FALL RIVER — Jurors in the murder trial of former New England Patriots star Aaron Hernandez viewed video evidence Friday that prosecutors say puts the victim in a car with the athlete about an hour before the slaying.
The footage showed the victim, Odin L. Lloyd, 27, of Dorchester, getting into the back seat of a Nissan Altima that pulled up to his Fayston Street home around 2:30 a.m. on June 17, 2013.
Prosecutors say Hernandez was behind the wheel and drove the rented Altima to a North Attleborough industrial park, where Lloyd was shot several times in a secluded area near Hernandez’s home.
Hernandez, 25, and two alleged accomplices have pleaded not guilty to murder charges in Lloyd’s death. The other men will be tried separately, and the government is relying on forensic and circumstantial evidence — including DNA and video surveillance — to link Hernandez to the slaying.
Defense attorneys say authorities have badly mishandled evidence and have presented an incomplete narrative to the jury. They have also suggested that after Lloyd heard from Hernandez in the hours before the murder, he prepared for a late-night outing, similar to an after-hours gathering he attended a couple of days earlier at a Franklin apartment that Hernandez leased.
On Friday, in an apparent effort to bolster that argument, the defense played different video clips that appeared to show Lloyd pulling out of his driveway in an SUV around 1:30 a.m. and returning just before 2:15 a.m., roughly 20 minutes before he was shown getting into the Altima.
The video footage that both sides played came from security cameras attached to the house of a neighbor, Jose Lopez, who lived across the street from Lloyd.
Other testimony Friday centered on a shell casing and chewing gum that prosecutors say ties Hernandez to the crime.
Government witnesses have said Hernandez left the casing in the Altima when he returned it to an Enterprise rental car office shortly after the murder, and an investigator later pulled the casing out of a dumpster behind the business. Blue gum was stuck to the casing, and Hernandez bought blue-colored gum en route to Lloyd’s residence, witnesses have said.
State Police Sergeant Paul Baker, who pulled the items from the bin, testified Friday that he wore gloves and that he has gone into dumpsters in prior cases to gather evidence.
“Is that accepted practice in your business?” prosecutor William McCauley asked.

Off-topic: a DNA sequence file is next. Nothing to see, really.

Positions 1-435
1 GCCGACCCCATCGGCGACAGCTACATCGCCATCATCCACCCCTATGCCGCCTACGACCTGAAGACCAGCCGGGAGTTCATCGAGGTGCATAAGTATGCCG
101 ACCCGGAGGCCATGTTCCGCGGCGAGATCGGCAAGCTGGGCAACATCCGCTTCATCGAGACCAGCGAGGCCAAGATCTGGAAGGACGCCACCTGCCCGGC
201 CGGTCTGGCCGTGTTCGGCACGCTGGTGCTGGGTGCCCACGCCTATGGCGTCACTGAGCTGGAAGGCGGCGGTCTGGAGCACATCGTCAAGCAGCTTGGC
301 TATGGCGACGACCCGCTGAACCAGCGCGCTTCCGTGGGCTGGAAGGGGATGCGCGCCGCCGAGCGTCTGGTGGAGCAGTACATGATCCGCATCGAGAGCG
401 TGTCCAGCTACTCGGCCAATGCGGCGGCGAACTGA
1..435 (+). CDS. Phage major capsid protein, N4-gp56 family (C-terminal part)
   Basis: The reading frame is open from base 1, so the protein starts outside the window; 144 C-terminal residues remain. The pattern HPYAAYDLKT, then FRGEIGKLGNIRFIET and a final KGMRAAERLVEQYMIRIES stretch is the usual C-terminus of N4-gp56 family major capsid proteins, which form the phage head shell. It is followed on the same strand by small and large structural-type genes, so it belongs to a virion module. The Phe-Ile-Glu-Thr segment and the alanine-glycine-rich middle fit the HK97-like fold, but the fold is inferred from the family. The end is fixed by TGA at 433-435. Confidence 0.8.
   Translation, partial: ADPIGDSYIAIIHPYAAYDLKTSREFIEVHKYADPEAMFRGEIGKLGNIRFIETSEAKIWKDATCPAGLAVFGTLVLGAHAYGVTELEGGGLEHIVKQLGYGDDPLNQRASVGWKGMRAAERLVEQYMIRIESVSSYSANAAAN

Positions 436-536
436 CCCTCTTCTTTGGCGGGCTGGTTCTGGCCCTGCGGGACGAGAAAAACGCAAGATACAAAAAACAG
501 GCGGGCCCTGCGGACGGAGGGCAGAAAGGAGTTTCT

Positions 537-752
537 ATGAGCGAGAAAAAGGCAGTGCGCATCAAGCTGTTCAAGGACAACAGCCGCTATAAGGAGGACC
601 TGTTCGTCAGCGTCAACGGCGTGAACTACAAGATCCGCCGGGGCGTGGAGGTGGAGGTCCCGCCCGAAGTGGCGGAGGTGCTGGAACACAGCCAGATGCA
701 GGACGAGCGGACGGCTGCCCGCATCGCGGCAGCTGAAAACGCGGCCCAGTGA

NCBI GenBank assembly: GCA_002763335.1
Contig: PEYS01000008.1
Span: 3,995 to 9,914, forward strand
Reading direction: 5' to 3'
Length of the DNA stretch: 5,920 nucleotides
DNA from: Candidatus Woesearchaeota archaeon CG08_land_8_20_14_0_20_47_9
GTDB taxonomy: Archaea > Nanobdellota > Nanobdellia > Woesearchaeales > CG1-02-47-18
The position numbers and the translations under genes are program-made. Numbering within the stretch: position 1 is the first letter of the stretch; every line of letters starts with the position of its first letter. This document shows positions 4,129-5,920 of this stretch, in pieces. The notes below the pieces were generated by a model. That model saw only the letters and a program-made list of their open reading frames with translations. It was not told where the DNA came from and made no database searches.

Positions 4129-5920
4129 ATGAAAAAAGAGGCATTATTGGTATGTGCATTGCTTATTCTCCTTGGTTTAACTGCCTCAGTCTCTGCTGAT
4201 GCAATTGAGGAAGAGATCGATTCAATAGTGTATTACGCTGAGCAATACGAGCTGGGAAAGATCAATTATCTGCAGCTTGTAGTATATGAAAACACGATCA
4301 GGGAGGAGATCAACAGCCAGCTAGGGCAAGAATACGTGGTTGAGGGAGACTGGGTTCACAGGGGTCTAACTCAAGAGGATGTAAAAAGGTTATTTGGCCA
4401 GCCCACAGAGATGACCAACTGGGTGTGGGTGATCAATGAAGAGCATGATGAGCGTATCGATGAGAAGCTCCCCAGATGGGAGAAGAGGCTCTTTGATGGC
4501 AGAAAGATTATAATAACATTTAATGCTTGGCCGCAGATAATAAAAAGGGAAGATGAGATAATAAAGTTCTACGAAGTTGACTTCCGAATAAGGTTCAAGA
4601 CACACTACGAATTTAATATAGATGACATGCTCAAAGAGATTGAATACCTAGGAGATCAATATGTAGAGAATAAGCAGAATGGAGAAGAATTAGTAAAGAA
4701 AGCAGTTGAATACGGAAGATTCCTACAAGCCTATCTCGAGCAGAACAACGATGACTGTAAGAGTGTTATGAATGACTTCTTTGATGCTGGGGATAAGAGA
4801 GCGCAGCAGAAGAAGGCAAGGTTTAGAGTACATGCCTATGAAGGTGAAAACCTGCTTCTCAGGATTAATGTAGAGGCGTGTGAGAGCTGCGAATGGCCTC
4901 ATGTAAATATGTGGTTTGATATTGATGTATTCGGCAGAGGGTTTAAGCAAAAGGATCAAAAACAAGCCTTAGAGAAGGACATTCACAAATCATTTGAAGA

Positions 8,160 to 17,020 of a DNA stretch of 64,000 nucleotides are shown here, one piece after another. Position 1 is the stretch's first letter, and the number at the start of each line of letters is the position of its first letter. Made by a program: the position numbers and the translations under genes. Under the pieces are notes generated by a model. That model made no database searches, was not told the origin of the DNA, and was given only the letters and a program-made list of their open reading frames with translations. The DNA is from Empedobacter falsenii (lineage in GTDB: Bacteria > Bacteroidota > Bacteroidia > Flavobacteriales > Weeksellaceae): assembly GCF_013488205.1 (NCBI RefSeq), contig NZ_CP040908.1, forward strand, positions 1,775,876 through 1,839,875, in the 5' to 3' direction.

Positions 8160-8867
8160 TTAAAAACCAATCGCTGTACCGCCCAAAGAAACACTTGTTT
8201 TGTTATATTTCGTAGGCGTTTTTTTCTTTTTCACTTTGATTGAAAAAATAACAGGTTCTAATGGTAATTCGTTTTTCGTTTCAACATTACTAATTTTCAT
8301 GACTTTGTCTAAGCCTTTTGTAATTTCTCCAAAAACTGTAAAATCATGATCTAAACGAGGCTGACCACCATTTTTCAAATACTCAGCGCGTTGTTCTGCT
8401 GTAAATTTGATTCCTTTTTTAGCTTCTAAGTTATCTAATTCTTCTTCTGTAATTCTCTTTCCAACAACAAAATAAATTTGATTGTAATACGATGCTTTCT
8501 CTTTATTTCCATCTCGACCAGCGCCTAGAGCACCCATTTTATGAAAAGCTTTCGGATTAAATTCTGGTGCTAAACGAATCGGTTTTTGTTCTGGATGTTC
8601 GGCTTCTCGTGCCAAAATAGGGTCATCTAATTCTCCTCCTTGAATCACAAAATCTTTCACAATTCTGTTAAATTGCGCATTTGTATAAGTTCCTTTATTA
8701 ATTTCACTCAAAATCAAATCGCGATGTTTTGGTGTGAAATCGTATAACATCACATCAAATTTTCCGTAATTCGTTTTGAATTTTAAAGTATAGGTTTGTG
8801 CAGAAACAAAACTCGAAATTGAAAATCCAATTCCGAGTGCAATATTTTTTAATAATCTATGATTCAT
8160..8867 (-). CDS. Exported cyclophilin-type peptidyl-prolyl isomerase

“Yes,” Baker said.
James Sultan, a defense lawyer, was unconvinced, implying during cross examination that Baker tainted the evidence by laying it in the back of a State Police pickup truck.
“Did you ever hear of evidence bags, Sergeant Baker?” Sultan asked.
Baker said the casing and gum were placed in evidence bags when crime scene specialists arrived, and he told McCauley that it was impossible to ensure the area was completely free of any contamination.
“It’s not a sterile environment to begin with, trash,” Baker said.
Also Friday, McCauley clashed with Judge E. Susan Garsh — out of the jury’s presence — over text messages that Lloyd exchanged with his sister shortly before he was killed. Garsh ruled before trial that prosecutors could not show jurors the messages, which, according to authorities, demonstrated that Lloyd feared he was in danger.
Now, prosecutors want the jury to be told that Lloyd and his sister communicated during the roughly 20-minute period before his death, without detailing the content of the text messages, to show that Lloyd was still alive when the Altima reached the industrial yard at 3:23 a.m.
“I would request that [the defense] at least stipulate to the four text messages,” McCauley said, his voice rising.
But Garsh, whose voice also rose during the exchange, said the jury could only be told that Lloyd was alive at 3:23 a.m.
“I have ruled,” Garsh said. “There will be no questions of [Lloyd’s sister] at all” about the texts.
Prosecutors delayed calling Lloyd’s sister to testify until they determine how to respond to Garsh’s order. The trial is set to resume Monday.